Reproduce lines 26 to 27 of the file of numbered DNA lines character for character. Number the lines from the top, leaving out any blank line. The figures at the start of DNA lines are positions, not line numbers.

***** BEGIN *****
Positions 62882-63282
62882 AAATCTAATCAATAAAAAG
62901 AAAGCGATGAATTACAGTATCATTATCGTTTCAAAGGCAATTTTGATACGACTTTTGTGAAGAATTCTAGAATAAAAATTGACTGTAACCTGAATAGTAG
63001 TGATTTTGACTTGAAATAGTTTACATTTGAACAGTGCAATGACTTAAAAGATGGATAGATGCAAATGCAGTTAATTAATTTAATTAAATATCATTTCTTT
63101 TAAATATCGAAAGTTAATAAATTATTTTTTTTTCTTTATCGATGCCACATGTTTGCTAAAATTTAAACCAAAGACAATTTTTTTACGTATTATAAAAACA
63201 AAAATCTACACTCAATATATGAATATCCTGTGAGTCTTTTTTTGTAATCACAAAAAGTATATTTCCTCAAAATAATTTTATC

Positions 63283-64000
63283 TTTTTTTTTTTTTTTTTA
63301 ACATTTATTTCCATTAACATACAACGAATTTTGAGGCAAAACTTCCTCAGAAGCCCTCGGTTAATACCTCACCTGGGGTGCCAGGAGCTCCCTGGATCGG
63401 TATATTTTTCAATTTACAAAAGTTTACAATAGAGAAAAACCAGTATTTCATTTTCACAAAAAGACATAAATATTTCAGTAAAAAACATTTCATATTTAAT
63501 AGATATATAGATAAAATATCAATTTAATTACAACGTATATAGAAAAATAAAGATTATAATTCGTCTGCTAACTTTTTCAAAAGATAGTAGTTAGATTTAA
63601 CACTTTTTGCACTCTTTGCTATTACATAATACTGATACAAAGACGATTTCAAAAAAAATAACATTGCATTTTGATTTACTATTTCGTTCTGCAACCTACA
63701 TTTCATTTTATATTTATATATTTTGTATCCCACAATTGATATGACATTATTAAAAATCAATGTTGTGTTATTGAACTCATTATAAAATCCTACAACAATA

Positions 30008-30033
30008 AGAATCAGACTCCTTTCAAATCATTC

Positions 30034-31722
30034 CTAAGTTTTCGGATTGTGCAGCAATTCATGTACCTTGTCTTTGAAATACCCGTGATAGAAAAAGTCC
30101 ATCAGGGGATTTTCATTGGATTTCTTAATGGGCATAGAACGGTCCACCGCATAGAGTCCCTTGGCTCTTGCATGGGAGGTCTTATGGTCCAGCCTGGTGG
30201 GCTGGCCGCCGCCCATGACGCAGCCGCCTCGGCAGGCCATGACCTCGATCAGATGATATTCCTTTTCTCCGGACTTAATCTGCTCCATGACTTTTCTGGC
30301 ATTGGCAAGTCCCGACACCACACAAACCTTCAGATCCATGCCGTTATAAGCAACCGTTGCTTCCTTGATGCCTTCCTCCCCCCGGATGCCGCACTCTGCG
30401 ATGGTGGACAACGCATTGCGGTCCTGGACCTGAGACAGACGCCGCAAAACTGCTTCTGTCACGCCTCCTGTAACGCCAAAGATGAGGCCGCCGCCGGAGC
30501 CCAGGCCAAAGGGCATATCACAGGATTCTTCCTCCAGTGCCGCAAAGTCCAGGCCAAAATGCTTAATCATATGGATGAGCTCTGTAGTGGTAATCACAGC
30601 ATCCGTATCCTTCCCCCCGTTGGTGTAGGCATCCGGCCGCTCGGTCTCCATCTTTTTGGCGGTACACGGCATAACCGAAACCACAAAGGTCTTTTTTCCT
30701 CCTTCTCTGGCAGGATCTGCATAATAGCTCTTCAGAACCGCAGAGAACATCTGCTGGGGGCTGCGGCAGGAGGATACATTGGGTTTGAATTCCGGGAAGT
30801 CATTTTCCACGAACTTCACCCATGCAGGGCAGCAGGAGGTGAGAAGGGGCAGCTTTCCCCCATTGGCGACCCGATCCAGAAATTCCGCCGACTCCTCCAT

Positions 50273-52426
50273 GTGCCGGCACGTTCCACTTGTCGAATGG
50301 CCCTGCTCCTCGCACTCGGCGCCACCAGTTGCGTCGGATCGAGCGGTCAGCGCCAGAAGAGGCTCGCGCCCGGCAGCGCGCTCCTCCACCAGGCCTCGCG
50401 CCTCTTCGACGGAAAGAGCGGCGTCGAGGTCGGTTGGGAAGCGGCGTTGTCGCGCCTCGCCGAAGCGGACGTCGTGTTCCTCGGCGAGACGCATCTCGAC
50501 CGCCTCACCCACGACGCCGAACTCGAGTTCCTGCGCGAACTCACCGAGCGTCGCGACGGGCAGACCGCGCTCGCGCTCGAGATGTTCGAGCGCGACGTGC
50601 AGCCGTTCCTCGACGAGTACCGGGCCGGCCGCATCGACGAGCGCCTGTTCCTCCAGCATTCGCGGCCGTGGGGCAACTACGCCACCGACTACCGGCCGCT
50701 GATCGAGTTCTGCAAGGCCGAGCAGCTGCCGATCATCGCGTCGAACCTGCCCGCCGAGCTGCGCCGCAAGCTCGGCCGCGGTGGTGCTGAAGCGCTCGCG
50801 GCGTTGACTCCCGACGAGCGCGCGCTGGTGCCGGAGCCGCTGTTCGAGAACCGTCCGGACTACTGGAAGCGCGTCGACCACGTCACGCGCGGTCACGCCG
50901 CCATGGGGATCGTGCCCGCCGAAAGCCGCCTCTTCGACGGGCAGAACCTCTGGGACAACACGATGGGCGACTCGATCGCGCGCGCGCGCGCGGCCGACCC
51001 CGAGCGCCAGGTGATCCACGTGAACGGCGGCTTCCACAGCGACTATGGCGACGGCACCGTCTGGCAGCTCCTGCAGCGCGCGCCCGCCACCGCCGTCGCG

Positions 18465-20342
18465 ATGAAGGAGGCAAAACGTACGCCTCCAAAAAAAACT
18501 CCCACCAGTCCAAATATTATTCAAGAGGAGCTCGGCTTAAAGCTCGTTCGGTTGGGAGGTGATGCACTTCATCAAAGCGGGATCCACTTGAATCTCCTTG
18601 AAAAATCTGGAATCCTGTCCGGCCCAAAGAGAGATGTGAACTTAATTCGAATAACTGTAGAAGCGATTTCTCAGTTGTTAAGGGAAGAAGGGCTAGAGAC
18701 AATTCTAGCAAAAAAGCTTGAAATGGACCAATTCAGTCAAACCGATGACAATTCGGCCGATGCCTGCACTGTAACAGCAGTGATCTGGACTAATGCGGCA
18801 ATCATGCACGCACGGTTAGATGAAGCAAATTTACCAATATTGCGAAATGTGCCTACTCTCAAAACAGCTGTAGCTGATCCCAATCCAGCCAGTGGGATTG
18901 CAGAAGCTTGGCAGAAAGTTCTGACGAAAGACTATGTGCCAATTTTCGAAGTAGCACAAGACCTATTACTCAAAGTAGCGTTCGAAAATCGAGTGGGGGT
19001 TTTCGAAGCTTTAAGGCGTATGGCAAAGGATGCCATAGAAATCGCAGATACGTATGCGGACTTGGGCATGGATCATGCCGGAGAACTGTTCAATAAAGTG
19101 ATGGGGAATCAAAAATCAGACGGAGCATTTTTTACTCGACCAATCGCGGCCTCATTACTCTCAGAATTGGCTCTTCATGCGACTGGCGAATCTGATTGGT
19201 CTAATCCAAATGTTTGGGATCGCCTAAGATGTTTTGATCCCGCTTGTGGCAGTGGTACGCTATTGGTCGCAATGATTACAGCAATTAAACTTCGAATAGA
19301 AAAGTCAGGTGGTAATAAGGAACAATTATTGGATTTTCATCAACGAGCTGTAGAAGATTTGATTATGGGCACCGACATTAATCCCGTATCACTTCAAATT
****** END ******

Positions 50273-52426
50273 GTGCCGGCACGTTCCACTTGTCGAATGG